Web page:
“Great things are done by a series of small things brought together.”
-Vincent Van Gogh
I got acquainted with Kaizen philosophy in a dusty library while I skimmed through old archives about Toyota. What started as a research project transformed into a personal development and growth mantra.
As it turns out, this Japanese practice goes beyond business-savvy decisions. Embracing the ‘continuous improvement’ mantra can transform lives and build careers. It is also an excellent way to power through a post-pandemic world.
The trick is to know how to apply Kaizen philosophy in personal life and commit yourself to its principles.
Here is everything you need to know about it.
The Basics: What Is Kaizen Philosophy?
The Kaizen philosophy merges two Japanese terms Kai (good) and Zen (change). The term’s simplified translation is equivalent to the phrase ‘change for the better.’
The core method centers on the belief that focusing on ‘ongoing improvement’ can generate better outcomes. The Japanese borrowed this idea from Americans and seamlessly integrated it into their corporate culture post-WWII. Standard implementation requires people to eliminate non-essential tasks and investments to maximize efficiency.
Modern business executives view the Kaizen principles as the original adopt lean management approach. Their primary goals for implementation include cost-effectiveness, higher productivity, and better outcomes. Their perspective is unsurprising, considering the origins of the Kaizen method.
The Origins: How It All Began
We can trace its conception to the modest offices of an automobile company. When Toyota started utilized the Kaizen principles, it was merely attempting to restore operations in the aftermath of a calamity. Yet, its effective management methodologies and gradual improvement transformed it into the world’s leading automobile brand.
Later, Masaki Imai introduced the term Kaizen after conducting extensive data analysis and assessments on productivity principles. He dedicated his life to understanding the Kaizen philosophy and also founded the Kaizen Institute. His company studies simplify and teach this method to its clients. Around the same time, businesses in the West started adopting this formula to replicate Toyota’s success. Their interest turned Masaki Imai’s book “Kaizen: Japanese Spirit of Improvement” (published in 1985) into a best-seller.
The rest, as they say, is history.
Transforming it into a Mindful Mantra for Personal Growth
Over the years, Kaizen developed into a meaningful way to live.
Think of it as the story of the hare and tortoise. The hare might have been fast, but it was the tortoise’s slow and steady progress that resulted in victory. Likewise, applying the philosophy of improving 1% a day can turn things around for people stuck in a rut.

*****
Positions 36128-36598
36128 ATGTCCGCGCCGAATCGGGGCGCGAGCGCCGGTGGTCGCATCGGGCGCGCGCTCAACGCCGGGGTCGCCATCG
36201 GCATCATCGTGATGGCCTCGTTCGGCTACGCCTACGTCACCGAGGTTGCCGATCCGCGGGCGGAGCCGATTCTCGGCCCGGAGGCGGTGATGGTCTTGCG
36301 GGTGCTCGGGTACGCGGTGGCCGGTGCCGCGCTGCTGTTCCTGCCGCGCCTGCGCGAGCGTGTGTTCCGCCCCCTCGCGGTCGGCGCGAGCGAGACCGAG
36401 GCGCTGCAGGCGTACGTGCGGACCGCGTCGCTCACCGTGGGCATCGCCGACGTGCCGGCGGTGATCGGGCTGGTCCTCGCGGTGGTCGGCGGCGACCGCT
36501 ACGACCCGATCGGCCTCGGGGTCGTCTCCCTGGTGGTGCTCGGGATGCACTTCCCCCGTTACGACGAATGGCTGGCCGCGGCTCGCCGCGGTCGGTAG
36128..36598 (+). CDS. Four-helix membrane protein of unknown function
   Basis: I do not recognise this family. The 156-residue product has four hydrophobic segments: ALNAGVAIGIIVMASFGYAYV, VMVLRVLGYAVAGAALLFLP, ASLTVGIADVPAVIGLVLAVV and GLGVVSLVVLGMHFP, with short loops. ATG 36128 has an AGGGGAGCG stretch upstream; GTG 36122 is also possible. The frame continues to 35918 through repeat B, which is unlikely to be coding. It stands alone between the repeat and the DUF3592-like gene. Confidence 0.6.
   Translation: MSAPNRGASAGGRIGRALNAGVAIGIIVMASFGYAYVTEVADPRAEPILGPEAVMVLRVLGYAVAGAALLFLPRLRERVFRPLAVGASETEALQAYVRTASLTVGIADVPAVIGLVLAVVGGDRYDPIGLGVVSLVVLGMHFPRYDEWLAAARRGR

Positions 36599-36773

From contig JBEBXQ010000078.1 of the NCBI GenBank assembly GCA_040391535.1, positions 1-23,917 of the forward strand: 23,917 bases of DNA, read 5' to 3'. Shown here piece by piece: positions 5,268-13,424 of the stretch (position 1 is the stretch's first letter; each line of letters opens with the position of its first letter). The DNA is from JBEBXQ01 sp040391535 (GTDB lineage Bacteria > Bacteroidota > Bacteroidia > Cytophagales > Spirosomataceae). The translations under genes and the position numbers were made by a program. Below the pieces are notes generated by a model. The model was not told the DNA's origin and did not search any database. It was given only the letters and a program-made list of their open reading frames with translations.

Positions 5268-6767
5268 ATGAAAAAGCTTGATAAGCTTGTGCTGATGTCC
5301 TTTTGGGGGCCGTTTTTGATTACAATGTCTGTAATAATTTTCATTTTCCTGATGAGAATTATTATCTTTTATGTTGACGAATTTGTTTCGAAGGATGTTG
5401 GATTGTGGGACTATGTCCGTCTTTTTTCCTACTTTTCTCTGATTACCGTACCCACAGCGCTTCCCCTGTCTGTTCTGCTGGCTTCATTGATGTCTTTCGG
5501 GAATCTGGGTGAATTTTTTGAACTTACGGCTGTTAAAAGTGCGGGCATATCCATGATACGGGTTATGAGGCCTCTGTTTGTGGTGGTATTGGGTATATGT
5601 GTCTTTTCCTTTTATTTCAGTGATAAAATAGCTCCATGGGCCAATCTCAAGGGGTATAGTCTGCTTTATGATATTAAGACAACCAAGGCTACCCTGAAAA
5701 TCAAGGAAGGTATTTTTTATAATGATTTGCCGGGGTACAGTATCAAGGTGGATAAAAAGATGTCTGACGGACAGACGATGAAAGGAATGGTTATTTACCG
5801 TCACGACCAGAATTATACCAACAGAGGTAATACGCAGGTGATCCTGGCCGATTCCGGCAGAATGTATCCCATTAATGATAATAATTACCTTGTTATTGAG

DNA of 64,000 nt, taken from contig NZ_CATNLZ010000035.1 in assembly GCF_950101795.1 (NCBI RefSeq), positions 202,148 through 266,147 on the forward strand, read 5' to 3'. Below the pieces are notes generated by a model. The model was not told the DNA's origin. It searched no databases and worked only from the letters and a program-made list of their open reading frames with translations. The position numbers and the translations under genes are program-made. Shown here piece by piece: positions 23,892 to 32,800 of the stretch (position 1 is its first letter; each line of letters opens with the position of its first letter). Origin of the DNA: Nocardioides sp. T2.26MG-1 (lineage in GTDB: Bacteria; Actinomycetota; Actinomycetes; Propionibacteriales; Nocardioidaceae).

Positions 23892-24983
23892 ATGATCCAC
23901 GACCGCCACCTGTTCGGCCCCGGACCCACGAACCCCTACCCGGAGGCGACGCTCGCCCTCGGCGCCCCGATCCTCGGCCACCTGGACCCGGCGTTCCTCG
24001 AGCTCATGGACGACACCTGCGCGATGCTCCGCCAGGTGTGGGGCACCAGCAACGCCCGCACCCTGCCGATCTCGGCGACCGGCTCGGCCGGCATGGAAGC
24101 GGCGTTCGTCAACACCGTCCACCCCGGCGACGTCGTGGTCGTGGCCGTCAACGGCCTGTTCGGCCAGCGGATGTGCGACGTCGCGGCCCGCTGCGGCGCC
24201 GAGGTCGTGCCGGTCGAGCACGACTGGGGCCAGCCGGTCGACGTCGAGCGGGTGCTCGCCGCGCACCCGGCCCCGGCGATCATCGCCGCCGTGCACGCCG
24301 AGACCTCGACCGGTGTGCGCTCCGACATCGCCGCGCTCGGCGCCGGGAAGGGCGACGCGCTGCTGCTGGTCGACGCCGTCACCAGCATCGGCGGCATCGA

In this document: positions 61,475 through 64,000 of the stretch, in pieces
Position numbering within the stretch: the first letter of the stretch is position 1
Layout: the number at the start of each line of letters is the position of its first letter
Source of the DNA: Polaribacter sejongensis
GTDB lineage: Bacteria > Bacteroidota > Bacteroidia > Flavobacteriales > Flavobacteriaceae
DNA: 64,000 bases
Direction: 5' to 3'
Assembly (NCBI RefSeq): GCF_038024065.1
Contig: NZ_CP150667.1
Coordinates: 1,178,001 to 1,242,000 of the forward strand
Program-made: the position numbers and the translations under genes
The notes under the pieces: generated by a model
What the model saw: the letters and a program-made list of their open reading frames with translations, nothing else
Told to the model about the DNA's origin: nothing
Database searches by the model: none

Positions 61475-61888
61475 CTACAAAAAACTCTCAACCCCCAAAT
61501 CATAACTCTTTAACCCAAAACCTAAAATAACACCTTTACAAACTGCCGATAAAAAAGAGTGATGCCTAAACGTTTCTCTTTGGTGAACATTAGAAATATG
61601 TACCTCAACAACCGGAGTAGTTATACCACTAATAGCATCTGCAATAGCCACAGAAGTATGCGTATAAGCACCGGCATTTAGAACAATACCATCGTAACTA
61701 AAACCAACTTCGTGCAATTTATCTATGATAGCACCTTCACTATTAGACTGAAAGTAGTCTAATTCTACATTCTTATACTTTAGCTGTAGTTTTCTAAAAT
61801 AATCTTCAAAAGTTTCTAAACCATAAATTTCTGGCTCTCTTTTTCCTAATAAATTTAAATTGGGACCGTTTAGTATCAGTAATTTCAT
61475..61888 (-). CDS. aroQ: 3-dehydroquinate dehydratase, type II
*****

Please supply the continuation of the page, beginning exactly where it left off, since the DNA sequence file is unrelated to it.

Some people associate it with ‘Shinto’ (God’s Mind) and martial arts. The inclusion of the word ‘Zen’ encourages several interpretations for individuals interested in achieving personal development goals. The idea is to aim for small and consistent growth each day. Your daily efforts and progress would eventually lead to significant results.
Think of it as any trivial act of personal hygiene. Brushing your teeth and combing your hair each day aren’t life-altering habits. Yet, they manage to prevent underlying health issues just the same. Applying Kaizen philosophy in personal life has beneficial implications for your mental, social, and professional life. You accomplish these goals by striving for continuous improvement every day.
How to Begin?
A preliminary study compared participants who used Kaizen in daily life for personal improvement. These individuals applied standard Kaizen principles to change their quality of life and eliminate bad habits. The researcher concluded that this philosophy could develop a ‘harmony between body and mind,’ similar to Buddhist beliefs.
Success rations depended on three elements:
· An unwavering will power
· A motivational goal or incentive
· A growth mindset
Once you combine these three characteristics, you find it easier to commit to this long-term game plan.
10 Kaizen Principles: Why the Kaizen Philosophy Works So Well?
Kaizen teaches you to navigate through life with an open mind and a willingness to learn. Using this approach gives you a better chance of reaching the desired outcomes. Otherwise, you cling to traditional techniques and the hope that things will change when you find a secret solution. When, in reality, everything in the natural world progresses slowly to create a significant change.
The most common examples include a caterpillar’s transformation into a butterfly.
Traditional Kaizen methodology consists of ten segments or principles. There are many variations of these guidelines.
My version highlights the personal growth and developmental aspects of this philosophy: